Friday, September 10, 2010
For all my more sanctified friends, the conclusion of this post will come as a no-brainer. For the fools like myself, the conclusion is just dawning on me.
As I was drying my hair this morning in deep hopes that I would have a great hair day, I suddenly became a bit nervous about all that I have to accomplish this semester. In addition to my classes, one at HDS twice a week, one Latin course, and two others with heavy reading loads, I have countless responsibilities (TA for GC's philosophy department, Byington Scholar - this actually includes work - go figure!, being a nanny, two conferences, two book reviews, etc.). But in addition to all of that, I am applying for a doctorate. This includes a lot of time and effort and, well, pain. GRE preparations, research proposals, applications, statement of purpose, etc. Then, I have to visit the schools, attend information forums at HDS, actually take the GRE, and research so I can actually write a coherent proposal. Did I mention that my topic has almost nothing written on it? Did I mention the text I am focusing upon is half Latin and unavailable in English? And let's not even mention the school selection process. I never knew that wanting to study Barth and systematic theology would be so difficult to do in the US. And for crying out loud, I don't even care if I study and work in a non-evangelical institution. At this point, I just want a solid Barth scholar who will be my advisor. I think I gave up on the whole "I want my advisor to have a prayer life and believe in the living and eternal Word of God" a long time ago. Sadly.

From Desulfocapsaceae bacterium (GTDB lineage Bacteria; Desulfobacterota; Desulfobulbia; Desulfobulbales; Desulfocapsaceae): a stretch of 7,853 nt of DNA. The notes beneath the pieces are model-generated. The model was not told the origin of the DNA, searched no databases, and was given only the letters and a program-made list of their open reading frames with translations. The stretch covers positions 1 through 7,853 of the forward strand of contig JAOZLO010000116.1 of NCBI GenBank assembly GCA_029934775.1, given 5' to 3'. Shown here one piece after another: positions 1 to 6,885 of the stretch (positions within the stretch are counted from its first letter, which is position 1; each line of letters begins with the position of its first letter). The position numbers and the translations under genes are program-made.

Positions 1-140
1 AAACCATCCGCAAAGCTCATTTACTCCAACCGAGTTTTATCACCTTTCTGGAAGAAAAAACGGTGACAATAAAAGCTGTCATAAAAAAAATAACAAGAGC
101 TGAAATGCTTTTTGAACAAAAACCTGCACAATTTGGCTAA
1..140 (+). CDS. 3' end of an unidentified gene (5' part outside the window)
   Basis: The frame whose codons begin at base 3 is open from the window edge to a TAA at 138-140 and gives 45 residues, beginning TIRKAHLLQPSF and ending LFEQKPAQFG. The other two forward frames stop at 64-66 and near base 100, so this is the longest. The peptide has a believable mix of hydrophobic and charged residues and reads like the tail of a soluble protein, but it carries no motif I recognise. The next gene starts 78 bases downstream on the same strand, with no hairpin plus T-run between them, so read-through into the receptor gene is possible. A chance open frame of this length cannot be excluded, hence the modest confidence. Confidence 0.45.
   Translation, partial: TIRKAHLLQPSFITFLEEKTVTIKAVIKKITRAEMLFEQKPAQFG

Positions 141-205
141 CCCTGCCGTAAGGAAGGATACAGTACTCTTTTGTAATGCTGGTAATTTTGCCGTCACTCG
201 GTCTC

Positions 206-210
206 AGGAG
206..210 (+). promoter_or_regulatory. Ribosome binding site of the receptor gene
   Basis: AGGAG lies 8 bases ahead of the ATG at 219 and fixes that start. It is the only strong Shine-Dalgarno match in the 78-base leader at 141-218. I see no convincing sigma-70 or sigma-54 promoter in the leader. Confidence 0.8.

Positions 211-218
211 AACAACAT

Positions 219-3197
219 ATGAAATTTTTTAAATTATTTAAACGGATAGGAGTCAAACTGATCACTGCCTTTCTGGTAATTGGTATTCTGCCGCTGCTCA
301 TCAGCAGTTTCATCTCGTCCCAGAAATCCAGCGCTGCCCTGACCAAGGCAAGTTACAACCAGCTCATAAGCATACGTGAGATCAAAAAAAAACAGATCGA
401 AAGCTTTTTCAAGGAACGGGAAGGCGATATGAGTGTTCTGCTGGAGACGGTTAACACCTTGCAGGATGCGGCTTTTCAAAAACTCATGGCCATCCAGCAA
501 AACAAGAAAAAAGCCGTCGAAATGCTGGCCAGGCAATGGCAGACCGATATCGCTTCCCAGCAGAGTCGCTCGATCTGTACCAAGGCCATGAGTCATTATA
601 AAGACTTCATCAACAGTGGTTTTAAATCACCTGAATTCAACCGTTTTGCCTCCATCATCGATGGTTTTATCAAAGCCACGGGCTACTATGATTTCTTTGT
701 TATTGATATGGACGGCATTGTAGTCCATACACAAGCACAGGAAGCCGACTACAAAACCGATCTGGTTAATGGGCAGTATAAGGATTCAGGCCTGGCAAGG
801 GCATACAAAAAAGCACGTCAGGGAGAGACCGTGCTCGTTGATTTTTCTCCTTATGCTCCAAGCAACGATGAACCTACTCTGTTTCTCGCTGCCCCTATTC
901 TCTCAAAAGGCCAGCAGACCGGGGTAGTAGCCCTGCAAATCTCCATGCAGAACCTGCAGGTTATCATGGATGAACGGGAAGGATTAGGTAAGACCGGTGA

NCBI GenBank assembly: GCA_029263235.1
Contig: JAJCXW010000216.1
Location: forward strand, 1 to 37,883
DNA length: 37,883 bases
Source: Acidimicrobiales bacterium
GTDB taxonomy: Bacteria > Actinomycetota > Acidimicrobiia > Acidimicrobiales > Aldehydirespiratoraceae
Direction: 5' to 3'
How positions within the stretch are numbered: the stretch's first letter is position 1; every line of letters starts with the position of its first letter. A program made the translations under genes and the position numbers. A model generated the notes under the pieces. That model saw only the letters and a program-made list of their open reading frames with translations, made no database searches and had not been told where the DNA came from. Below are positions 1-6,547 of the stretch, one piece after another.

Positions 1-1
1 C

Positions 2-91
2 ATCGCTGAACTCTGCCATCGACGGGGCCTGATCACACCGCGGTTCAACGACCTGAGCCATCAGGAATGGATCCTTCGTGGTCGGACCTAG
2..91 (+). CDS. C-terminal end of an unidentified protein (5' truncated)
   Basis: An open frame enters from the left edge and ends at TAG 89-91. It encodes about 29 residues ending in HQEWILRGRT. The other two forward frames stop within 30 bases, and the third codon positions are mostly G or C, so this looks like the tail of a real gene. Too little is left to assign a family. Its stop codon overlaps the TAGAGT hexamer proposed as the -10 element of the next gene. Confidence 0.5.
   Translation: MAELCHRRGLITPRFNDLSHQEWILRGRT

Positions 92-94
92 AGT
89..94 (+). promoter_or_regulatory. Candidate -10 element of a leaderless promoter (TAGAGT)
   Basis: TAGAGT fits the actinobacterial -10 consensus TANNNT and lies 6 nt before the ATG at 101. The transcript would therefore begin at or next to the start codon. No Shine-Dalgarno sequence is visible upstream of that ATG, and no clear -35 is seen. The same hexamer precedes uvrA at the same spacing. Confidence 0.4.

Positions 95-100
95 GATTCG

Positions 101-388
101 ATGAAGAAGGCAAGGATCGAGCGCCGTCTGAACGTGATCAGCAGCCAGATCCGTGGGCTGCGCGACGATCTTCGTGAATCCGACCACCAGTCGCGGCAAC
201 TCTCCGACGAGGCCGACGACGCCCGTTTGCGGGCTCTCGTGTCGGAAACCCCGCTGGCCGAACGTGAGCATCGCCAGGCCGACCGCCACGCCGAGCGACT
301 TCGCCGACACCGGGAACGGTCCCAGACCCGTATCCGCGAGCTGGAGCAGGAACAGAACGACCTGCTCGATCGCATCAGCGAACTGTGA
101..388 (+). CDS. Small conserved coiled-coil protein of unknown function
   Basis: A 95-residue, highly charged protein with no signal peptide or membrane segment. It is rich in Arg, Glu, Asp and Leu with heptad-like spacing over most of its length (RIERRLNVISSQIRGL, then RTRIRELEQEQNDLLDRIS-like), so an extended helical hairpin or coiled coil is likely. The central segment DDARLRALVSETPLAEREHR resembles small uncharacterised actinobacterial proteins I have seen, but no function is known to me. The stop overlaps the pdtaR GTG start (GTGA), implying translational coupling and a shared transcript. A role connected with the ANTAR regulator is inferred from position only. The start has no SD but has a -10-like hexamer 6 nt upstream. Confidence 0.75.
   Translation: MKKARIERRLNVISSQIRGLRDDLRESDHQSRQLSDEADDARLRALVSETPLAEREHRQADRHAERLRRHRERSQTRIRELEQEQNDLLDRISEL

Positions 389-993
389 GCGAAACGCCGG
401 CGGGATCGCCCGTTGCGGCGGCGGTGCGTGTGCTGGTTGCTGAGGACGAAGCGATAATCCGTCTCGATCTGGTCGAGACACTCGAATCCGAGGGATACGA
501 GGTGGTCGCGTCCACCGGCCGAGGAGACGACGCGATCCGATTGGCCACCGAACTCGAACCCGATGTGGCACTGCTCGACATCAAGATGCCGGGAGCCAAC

What makes it even more daunting is the fact that I will continue with two classes over J-Term, five in the Spring (including everything above sans doctoral applications but adding my comprehensive MAR project), and German all throughout next summer only to begin a doctoral program in the fall. This means five to seven more years of doctoral studies straight through until I finish with a published dissertation (Lord-willing), have to find a job, begin to teach, and keep publishing. The toil, loneliness, rejection, exhaustion, and frustration seems like too much to fathom at this point.
But then it dawned on me. I have a pretty blessed life. I am a Christian female trying to prepare to get a doctorate so I can study systematic theology in hopes of someday teaching. Moreover, I live a relatively pain-free existence. But it occurred to me that this future before me seems so burdensome because I'm doing it for myself. The instant I began to think of doctoral work as serving Jesus Christ, it became a joy. My pursuit of a doctorate is not and should not be for my own ambitions. The reason I began this journey was because of a simple systematic theology I class that I took my first semester of graduate school. Since then, I have become fixed, enthralled, and captured by the object of faith in Jesus Christ and His gospel. I know that I won't be able to keep sight of this truth when I'm getting four hours of sleep some nights and haven't talked to my friends in weeks because I've been engaging in what seems to be futile research. But I pray that the Spirit of God will continue to sustain me as I pursue His Word throughout my entire theological development.